29 Jan 2016
Words John Mahoney
From Strength to Strength
From humble beginnings on Queensland’s Gold Coast some 40 or so years ago, management rights have grown from a largely unregulated industry into a sophisticated, well respected and vitally important industry throughout many Australian states. In terms of brightness for the future one would have to say that good management rights are looking pretty good.
The industry once again proved its resilience in emerging from the GFC relatively unscated with sales and multiples increasing steadily, but not stupidly, in recent years. As more and more Australians turn to apartment living and the tourism industry powers along strongly, the rapid development of large apartment buildings throughout capital cities and coastal regions means an ever increasing number of management rights businesses.
True, the industry has faced a few hiccups along the way, the most recent of which is the well-publicised Gallery Vie decision which has encouraged some of the financiers to the industry to reassess their lending policies. There are bound to be more hiccups but just as the industry overcame the 1994 High Court decision of Surfers Palms North (which effectively meant that most letting agreements were invalid), I have no doubt that the strength of the industry will ensure its ongoing success and growth.
The reality is that well-structured management rights, where an appropriately remunerated manager is operating under well balanced agreements and where there is genuine cooperation between the manager and the body corporate, offer unmatchable advantages to bodies corporate and owners.
At the same time a management rights business offers security to the manger rarely found in other businesses.
Even if the government review of the body corporate legislation in Queensland, which seems to have been put on hold by the new Labor government, is re-enlivened it is most unlikely that there will be any changes that would adversely impact on the industry. Those in the government and those consulting to the government on the review seem to appreciate the economic importance of the industry and the huge role it plays in the tourism space. They also seem to recognise that the peak industry body ARAMA is responsible and well balanced, unlike some of the industry’s opponents who peddle extreme views and near hysteria.
For our part, Mahoneys have gone into battle for a number of managers in recent times, typically against dictatorial bodies corporate urged on blindly by the unit owners association. Almost without exception these battles have ended badly for the bodies corporate, costing the owners tens and even hundreds of thousands of dollars. As I said in an article not so long ago, “When will they ever learn?”
The corporatisation of the management rights industry which blossomed in the late 1990’s has taken some interesting turns with some entrants retreating and some changing strategies, sometimes dramatically, as a consequence of lessons learnt along the way. The corporates have realised that their model does not fit all buildings and that they have to have that critical mass for their model to work. As the industry has become more sophisticated so too have most of those corporates which have remained in the industry. There is every reason to expect that they will continue to do well within the limited space within which they operate.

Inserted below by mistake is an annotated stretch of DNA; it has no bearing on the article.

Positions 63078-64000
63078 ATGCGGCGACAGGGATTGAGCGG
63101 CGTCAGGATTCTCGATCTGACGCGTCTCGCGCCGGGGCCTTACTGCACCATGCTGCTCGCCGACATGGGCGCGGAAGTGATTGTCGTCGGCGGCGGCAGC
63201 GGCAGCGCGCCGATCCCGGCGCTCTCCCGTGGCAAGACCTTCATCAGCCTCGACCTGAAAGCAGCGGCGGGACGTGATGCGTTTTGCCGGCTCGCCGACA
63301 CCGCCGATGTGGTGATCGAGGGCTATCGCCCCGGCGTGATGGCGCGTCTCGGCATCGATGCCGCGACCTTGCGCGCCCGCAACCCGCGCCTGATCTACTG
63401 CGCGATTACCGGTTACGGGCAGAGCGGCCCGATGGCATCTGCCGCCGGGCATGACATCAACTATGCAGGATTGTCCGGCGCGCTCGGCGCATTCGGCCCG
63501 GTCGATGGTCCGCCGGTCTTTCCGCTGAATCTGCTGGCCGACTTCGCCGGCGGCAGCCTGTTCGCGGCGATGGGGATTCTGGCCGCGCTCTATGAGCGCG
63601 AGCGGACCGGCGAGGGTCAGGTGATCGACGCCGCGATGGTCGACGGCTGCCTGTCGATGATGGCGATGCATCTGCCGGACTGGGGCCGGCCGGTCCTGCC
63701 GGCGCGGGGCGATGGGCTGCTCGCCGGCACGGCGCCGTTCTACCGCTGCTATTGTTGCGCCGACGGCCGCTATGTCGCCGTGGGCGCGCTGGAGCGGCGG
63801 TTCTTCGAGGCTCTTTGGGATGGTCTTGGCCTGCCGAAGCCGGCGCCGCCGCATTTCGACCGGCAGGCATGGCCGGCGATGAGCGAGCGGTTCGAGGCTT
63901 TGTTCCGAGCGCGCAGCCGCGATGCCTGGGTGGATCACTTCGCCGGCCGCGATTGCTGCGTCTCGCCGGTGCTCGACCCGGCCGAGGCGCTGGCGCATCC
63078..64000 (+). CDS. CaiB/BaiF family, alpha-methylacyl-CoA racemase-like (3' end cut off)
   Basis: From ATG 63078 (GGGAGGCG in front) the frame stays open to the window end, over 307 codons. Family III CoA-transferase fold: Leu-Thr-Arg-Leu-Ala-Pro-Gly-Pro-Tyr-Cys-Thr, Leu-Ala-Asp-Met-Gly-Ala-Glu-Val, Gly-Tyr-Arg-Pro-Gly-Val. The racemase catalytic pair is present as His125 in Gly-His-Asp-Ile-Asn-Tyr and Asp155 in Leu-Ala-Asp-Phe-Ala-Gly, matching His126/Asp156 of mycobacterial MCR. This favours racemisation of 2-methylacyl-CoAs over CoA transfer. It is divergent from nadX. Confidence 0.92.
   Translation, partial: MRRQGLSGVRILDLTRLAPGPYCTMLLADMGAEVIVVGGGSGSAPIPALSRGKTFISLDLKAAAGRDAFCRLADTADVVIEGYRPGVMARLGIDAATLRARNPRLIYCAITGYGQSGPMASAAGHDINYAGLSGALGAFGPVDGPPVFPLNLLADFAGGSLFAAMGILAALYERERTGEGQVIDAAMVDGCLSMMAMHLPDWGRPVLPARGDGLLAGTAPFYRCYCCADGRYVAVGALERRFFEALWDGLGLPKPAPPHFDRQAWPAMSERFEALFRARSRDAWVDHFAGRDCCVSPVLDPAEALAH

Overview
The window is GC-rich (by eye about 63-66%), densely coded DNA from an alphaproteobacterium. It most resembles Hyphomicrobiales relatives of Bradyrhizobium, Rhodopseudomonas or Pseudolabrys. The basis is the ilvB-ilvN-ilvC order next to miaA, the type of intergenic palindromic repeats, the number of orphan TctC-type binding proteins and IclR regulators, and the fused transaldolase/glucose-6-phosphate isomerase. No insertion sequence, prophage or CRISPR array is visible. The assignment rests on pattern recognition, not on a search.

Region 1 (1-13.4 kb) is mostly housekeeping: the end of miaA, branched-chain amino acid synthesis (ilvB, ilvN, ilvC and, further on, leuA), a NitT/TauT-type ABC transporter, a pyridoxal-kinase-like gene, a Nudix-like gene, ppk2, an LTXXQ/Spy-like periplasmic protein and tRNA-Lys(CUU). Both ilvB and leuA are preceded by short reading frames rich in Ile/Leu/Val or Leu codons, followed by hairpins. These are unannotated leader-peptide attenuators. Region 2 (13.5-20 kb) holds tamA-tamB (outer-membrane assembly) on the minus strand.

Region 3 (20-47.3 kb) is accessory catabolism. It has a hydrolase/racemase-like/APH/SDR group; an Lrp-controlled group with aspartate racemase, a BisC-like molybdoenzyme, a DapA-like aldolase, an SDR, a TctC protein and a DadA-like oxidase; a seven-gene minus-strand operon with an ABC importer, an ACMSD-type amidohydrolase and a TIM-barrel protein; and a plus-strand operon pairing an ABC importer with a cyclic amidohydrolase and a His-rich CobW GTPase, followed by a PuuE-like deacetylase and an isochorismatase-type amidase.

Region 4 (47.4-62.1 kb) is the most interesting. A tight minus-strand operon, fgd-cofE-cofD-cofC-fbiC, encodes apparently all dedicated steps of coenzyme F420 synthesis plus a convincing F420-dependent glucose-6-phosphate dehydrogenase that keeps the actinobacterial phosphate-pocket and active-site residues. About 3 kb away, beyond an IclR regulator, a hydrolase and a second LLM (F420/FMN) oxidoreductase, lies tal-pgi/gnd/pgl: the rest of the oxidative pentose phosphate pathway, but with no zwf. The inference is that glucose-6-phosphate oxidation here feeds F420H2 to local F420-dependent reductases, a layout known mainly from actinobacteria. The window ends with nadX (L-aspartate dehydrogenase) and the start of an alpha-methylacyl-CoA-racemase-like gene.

Private consortiums and partnerships have also increased their presence in both the short term and permanent letting market in recent years. This is another trend which is likely to continue into the future as it allows would be hands on managers who are otherwise unable to purchase their own management rights to run such a business as a partner with others, many of whom are often themselves retired managers.
At the same time there are many new complexes being developed that are too small for the corporates or consortiums but are suitable for the more traditional mum and dad investors. Demand for these is as strong as ever but the industry needs to be careful that new mangers vying for these businesses, or existing ones for that matter, truly understand what the role involves and that it is not just a matter of making an investment without having to work, sometimes quite hard.
I am particularly excited about a new organisation, Australian Building Management Accreditation (ABMA). The recently launched ABMA is setting out to assist the industry by putting in place a building management code that will give all managers, particularly new entrants, a much better understanding of what is expected of them by bringing together in the code all of the building management legislative and regulatory requirements, industry best practices and detailed policies and procedures. A visit to www.ABMA.com.au will give readers more of an insight into this new organisation.
ABMA will also offer 2 forms of accreditation. Firstly a building will be able to seek accreditation but must first demonstrate that it complies in all respects with the stringent requirements for such accreditation. Secondly the building manager will be able to seek accreditation but must meet the educational requirements that ABMA will set. It is likely that the code and the accreditation, particularly for new entrants, will become commonplace throughout the industry.